HL Deb 25 February 1998 vol 586 cc679-82

2.50 p.m.

Lord Brabazon of Tara

asked Her Majesty's Government:

What plans they have for investment in the London Underground.

The Parliamentary Under-Secretary of State, Department of the Environment, Transport and the Regions (Baroness Hayman)

My Lords, we are in the final phase of developing proposals for a public private partnership to provide the Underground with the funding it needs to increase investment and modernise the network. We shall shortly be in a position to make an announcement.

Lord Brabazon of Tara

My Lords, I am grateful to the Minister for that Answer, but is it not the case that the need for investment in the Underground is urgent and was stated as such by the Labour Party, both before and after the last election, yet 10 months since the Government took office we have still not heard anything? Is it not also the case that everyone in Whitehall is running round and round trying to find a new word for "privatisation" which will not offend either the Deputy Prime Minister or Mr. Jimmy Knapp? Can the Minister give me an assurance that any proposals coming forward will not result in an alteration of the definition of what is "public expenditure" or "public sector borrowing"?

Baroness Hayman

My Lords, the issue is urgent—and it is the more urgent and deeper-rooted because of the number of years of under-investment in London Underground and the horrendous scale of backlog that we inherited. This is a complex issue because we ruled out the crude and wholesale privatisation suggested by the party opposite. That means that we have to consider very carefully the options by which we can maintain the public accountability of the Underground while harnessing private finance and skills, and build on the Underground's public service record. That is what we are seeking to do. As I said earlier, we hope to make an announcement very soon.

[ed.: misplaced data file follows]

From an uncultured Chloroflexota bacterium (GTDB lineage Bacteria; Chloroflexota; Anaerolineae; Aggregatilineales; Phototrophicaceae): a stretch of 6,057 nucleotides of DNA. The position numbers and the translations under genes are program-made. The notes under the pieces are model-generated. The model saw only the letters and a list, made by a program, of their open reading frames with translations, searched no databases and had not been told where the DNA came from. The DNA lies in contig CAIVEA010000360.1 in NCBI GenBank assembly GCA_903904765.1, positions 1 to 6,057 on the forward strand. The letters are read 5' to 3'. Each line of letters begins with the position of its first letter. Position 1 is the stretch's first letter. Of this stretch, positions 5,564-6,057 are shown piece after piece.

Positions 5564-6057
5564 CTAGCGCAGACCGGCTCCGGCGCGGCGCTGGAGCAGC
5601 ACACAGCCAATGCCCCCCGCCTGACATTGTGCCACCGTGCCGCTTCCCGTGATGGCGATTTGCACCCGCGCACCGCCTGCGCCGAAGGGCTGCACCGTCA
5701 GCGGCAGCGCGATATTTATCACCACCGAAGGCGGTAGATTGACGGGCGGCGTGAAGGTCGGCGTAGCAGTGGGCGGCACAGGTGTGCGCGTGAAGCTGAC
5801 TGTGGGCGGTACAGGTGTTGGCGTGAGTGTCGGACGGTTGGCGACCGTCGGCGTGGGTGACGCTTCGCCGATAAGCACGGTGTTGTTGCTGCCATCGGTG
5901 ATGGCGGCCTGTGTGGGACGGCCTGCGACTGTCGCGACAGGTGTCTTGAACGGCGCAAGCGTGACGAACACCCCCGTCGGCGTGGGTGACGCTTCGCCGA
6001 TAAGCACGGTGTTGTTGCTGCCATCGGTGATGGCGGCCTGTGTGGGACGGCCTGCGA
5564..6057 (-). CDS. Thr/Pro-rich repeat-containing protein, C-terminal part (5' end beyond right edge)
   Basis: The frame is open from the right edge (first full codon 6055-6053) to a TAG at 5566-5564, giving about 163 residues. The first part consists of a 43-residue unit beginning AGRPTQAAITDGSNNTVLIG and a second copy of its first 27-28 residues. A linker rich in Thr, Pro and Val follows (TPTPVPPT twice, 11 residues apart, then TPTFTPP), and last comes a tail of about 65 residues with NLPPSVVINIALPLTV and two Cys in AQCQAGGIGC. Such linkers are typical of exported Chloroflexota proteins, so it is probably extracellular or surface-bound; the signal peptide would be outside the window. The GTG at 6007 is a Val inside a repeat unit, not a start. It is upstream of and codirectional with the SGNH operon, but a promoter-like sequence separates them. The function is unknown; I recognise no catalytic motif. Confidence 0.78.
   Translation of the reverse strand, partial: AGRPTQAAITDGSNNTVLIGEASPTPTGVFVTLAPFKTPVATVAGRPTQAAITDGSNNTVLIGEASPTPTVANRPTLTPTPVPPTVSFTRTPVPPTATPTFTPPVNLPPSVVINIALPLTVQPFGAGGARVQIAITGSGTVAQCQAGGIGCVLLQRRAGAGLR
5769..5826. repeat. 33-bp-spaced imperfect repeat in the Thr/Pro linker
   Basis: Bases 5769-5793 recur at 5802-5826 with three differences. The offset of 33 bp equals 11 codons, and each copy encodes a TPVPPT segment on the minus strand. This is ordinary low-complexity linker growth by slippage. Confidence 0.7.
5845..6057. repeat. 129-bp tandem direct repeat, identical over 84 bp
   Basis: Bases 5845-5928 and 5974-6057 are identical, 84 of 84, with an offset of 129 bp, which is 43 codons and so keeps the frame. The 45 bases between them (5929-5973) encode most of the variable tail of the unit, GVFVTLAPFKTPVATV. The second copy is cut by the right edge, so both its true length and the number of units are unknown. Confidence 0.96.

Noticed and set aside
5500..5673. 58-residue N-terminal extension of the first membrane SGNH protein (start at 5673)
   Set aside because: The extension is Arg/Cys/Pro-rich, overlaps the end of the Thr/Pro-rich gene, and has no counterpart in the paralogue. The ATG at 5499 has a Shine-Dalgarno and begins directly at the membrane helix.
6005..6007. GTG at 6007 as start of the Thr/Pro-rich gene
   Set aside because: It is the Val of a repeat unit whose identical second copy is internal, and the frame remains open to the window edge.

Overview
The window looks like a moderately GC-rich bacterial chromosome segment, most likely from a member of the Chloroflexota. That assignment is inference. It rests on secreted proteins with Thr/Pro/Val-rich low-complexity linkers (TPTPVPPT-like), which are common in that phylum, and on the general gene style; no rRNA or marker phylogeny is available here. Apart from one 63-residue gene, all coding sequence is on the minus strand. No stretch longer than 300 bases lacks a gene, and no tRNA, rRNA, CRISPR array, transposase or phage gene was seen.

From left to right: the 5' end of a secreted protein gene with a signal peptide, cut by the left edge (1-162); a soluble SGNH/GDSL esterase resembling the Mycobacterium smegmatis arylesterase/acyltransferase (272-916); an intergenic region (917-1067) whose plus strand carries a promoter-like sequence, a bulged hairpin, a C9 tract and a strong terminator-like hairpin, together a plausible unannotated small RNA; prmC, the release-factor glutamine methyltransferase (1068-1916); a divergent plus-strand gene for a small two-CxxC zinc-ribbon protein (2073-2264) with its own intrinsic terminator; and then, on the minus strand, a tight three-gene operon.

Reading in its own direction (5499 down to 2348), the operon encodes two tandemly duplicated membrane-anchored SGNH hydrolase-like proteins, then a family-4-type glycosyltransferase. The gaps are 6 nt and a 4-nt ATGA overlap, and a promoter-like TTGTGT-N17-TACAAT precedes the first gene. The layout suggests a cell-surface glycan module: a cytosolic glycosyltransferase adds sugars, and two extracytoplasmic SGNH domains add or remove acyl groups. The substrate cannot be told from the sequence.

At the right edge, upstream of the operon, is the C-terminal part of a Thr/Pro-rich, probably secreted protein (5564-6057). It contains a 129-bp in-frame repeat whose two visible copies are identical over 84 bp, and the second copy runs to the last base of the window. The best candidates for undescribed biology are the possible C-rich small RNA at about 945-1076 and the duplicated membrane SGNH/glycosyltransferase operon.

Lord Marsh

My Lords, does the Minister agree that the history of public/private partnerships in organisations and undertakings as large and as complex as London Underground has not been totally happy, and that the weakness usually is that wherever the Government become involved in such an undertaking or joint venture, historically the continuity of the investment programme has been lost because all governments always change investment programmes? Is there any likelihood that the Government might rethink the possibility of privatisation?

Baroness Hayman

My Lords, the simple answer to the noble Lord's second question is "no". However, I take the noble Lord's point that some of the private finance deals that the House has discussed only recently have not been the happiest of examples. That is another reason why we are looking carefully, with our advisers, Price Waterhouse, at the different ways in which such a partnership for London Underground could ensure continuity of investment.

Lord Gisborough

My Lords, can the Minister say why privatisation was ruled out, out of hand and without consideration, and why it could not be given equal consideration with other solutions?